Suppression of X-rays from radiative shocks by their thin-shell instability

Nathaniel Dylan Kee, Stanley Owocki, Asif Ud-Doula

Research output: Contribution to journalArticlepeer-review

20 Scopus citations

Abstract

We examine X-rays from radiatively cooled shocks, focusing on how their thin-shell instability reduces X-ray emission. For 2D simulations of collision between equal expanding winds, we carry out a parameter study of such instability as a function of the ratio of radiative versus adiabatic-expansion cooling lengths. In the adiabatic regime, the extended cooling layer suppresses instability, leading to planar shock compression with X-ray luminosity that follows closely the expected (LX ~ M2) quadratic scaling with mass-loss rate M. In the strongly radiative limit, the X-ray emission now follows an expected linear scaling with mass-loss (LX ~ M), but the instability deforms the shock compression into extended shear layers with oblique shocks along fingers of cooled, dense material. The spatial dispersion of shock thermalization limits strong X-ray emission to the tips and troughs of the fingers, and so reduces the X-ray emission (here by about a factor 1/50) below what is expected from analytic radiative-shock models without unstable structure. Between these two limits, X-ray emission can switch between a high-state associated with extended shock compression, and a low-state characterized by extensive shear. Further study is needed to clarify the origin of this 'shear mixing reduction factor' in X-ray emission, and its dependence on parameters like the shock Mach number.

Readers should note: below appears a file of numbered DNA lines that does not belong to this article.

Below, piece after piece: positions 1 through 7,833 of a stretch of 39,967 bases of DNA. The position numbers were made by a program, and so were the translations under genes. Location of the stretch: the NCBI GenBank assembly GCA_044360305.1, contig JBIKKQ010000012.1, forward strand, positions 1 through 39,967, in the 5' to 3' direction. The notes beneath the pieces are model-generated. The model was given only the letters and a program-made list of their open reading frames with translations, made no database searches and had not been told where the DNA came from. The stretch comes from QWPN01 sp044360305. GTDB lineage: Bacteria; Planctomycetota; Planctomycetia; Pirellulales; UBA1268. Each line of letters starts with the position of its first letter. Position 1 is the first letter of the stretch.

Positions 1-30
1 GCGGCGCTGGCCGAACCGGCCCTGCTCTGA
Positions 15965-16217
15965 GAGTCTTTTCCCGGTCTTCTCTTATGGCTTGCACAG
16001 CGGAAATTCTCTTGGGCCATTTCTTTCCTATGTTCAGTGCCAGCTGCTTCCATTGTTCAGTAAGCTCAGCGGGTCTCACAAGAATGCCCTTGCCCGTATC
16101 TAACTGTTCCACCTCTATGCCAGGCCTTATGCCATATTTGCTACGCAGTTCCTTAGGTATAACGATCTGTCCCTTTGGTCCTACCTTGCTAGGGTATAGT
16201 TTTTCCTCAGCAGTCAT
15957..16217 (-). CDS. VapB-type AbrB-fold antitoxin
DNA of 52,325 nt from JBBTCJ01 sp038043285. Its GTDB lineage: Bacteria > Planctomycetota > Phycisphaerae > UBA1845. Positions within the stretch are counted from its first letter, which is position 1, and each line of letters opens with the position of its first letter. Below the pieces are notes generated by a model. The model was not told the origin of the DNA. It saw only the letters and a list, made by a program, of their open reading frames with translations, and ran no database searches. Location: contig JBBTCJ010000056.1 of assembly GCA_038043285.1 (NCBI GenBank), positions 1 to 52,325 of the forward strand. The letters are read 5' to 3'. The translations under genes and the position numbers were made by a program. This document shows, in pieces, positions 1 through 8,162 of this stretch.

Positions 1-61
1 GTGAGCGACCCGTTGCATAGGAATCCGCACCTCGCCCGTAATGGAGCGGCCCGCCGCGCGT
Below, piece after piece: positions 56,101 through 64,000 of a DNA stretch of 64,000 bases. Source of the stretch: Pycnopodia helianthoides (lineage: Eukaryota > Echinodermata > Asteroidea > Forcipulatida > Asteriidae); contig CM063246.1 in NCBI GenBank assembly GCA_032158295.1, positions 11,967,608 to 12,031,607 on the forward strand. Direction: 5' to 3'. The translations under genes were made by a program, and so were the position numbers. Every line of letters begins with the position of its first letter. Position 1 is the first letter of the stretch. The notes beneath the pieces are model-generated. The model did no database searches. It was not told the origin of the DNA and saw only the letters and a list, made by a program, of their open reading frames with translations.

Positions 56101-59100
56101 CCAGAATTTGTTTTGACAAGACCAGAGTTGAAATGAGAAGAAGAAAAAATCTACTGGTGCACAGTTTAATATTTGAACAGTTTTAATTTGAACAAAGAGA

Original languageEnglish (US)
Article numberstt2475
Pages (from-to)3557-3567
Number of pages11
JournalMonthly Notices of the Royal Astronomical Society
Volume438
Issue number4
DOIs
StatePublished - Mar 2014

All Science Journal Classification (ASJC) codes

  • Astronomy and Astrophysics
  • Space and Planetary Science

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